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Getting Through Menopause and Puberty at the Same Time

Getting Through Menopause and Puberty at the Same Time


With women becoming mothers later in life, they commonly go through menopause at the same time their daughter is going through puberty. Here are five ways to deal with the house full of hormones.


Women are getting married later in life and having their children later as well. There are advantages to this, because moms and dads have more emotional maturity before they begin their family. However, one of the big disadvantages is that for women it's becoming more and more likely they will go through menopause while their daughter is going through puberty.

Going through puberty, peri-menopause, and menopause are rites of passage and each one tough. You feel moody, irritable, bloated, and exhausted. For moms with small children, it can be overwhelming during this time. But even worse than caring for small children is going through the change of life with a daughter who is going through puberty. You may imagine being on a deserted island where you have only your inner conflicts to deal with, but most moms don't have that luxury and that means dealing with a daughter who is just as moody, irritable, and frustrated as you.

There are changes for moms and daughters during this time, and being aware of the body's changes helps moms react less and keep communication open between themselves and their daughters. With menopause, the changes in hormones affect sleep, worsen moods, cause acne, worsen headaches, lower libido and decrease the ability to deal with stress—and what mother isn't stressed?

When girls go through puberty, their hormones are just as imbalanced, which causes bloating, weight gain, acne, fatigue, headaches, and an attitude that screams Leave me alone!.

There are things women can do that will help both themselves and their daughter(s) get through this life passage together without hating each other or becoming arch enemies. It will demand more understanding on moms' part because, after all, mom is the adult.

Solutions to calming a house full of hormones:

1. As much as possible, keep family peace as a priority in your home. When you're feeling irritable, hot, or stressed, understand this is hormonal and temporary. Evaluating if an issue is really necessary to confront "right now" will prevent additional drama.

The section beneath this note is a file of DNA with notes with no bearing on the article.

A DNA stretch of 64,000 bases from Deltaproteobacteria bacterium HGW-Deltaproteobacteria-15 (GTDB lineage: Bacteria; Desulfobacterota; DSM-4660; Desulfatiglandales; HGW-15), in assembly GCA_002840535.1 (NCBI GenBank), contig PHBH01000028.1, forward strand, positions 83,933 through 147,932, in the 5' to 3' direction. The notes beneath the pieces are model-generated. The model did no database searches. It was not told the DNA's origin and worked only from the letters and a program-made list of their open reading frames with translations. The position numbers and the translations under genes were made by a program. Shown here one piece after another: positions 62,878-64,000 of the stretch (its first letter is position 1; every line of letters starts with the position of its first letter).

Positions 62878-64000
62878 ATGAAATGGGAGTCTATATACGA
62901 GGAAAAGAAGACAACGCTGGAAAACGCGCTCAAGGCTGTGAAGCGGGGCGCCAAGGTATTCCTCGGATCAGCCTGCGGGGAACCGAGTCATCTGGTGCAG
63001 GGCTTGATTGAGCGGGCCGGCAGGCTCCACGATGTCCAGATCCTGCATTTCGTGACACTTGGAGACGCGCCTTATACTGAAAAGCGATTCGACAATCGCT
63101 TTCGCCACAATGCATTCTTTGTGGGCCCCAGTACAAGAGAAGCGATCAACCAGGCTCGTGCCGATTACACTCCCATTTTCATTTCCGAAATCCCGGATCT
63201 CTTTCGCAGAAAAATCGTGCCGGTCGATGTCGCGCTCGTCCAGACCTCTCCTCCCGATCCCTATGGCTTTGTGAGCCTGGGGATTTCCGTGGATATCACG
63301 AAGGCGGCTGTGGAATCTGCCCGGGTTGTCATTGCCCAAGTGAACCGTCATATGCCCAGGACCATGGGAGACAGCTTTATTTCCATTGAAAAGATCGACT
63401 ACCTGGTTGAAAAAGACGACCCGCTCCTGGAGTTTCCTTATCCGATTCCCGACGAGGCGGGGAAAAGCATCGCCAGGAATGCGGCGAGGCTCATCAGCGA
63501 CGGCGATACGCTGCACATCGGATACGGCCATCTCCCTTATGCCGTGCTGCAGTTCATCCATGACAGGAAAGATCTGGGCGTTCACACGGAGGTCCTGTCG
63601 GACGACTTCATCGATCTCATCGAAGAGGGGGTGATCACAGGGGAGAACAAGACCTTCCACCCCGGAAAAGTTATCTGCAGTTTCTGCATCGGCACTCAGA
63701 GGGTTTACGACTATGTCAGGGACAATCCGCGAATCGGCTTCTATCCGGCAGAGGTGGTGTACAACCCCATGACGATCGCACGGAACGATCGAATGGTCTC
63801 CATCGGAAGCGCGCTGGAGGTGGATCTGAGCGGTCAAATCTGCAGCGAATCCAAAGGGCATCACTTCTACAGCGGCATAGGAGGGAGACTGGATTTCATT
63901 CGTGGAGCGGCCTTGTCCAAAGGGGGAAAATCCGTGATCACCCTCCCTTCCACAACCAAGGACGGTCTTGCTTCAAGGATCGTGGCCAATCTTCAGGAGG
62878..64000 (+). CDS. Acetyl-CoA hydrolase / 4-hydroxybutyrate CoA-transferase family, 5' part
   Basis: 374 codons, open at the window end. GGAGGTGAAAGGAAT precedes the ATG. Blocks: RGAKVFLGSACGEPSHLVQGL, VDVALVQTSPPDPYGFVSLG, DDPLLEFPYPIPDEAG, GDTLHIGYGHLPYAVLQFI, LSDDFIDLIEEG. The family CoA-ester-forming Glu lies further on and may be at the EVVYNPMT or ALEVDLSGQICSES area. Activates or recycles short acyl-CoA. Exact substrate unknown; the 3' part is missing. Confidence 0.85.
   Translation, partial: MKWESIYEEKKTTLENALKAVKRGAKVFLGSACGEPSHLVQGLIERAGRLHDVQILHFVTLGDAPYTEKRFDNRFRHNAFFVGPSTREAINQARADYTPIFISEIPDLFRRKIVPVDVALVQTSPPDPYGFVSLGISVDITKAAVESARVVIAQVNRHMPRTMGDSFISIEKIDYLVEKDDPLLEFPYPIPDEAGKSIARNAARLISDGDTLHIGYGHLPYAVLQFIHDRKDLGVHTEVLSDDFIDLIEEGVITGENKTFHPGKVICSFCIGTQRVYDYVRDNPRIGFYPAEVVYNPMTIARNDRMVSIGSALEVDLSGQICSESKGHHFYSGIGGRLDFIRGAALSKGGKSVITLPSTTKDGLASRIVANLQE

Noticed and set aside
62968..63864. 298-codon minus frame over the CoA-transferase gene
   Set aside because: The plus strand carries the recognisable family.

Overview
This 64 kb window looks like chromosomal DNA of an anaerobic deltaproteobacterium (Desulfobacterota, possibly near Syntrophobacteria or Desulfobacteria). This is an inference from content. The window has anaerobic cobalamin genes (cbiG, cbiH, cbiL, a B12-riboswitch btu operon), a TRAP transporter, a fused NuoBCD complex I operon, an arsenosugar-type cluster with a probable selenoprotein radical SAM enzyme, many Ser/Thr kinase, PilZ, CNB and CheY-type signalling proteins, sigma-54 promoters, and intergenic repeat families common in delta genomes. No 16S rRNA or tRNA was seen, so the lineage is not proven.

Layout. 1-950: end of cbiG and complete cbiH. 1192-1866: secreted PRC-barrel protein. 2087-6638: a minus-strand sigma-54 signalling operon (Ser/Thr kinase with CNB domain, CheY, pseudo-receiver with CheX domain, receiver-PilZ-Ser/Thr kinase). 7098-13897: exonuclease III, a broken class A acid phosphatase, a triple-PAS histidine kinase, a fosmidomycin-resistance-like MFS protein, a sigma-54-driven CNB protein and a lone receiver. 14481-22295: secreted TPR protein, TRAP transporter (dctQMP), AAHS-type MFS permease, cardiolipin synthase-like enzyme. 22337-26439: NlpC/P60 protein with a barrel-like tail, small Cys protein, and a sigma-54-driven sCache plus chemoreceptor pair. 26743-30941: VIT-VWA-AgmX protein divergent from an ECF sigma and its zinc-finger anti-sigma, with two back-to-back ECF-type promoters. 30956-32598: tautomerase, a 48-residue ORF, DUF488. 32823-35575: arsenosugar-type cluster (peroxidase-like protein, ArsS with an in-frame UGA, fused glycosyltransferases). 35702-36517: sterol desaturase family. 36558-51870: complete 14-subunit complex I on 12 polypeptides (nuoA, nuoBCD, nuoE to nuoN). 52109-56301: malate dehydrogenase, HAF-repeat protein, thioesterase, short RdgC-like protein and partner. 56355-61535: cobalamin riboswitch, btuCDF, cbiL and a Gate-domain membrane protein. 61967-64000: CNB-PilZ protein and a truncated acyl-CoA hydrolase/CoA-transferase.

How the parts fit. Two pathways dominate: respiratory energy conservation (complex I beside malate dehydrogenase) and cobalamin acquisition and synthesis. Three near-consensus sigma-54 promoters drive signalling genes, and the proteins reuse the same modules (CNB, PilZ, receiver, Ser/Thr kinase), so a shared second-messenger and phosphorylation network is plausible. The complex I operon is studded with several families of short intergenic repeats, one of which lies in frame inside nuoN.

2. Enlist the help of your partner. Ask him to try to be supportive and understanding. Let him know that sometimes the best way to help will be to just let the anger be vented and not to react. The partner can also say, "Take a deep breath. It will be okay." That might diffuse a pending explosion, and if it doesn't, the partner should just put on a flame-retardant suit and back away.

3. Exercise with your daughter. Weight gain is a symptom of both menopause and puberty. Going to an exercise class together or taking long walks or bike rides together can open communication and help you both deal with stress.

4. Get closer with your partner. Getting away with your partner and telling him how you feel can help you feel supported and loved at a time when you are feeling miserable about yourself.

5. Talk to your health care provider if your symptoms interfere with your daily life. No one can function if they cannot sleep or if they suffer severe fatigue. When hormonal shifts become severe, it is wise to talk to your physician. Depression as well as heightened anxiety are frequently seen and are usually easily treated.

With menopause—as with puberty—there is a grieving of the past but also an opportunity for a new sense of freedom. People who breeze through menopause are the same ones who embrace the change and keep a positive attitude. Weight gain, frustration, and increased stress are symptoms of hormonal shifts, but that doesn't mean you have to gain weight, be frustrated, or stressed out.

Preparing your mind to help your body go through the changes is a big predictor in determining how disruptive the change of life will be for you.

 

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Mary Jo Rapini, M.Ed., LPC

Author:

Mary Jo Rapini, M.Ed., LPC, is a licensed psychotherapist and co-author with Janine J. Sherman, of Start Talking: A Girl's Guide for You and Your Mom About Health, Sex or Whatever. Read more about the book at StartTalkingBook.com and more about Rapini at maryjorapini.com.

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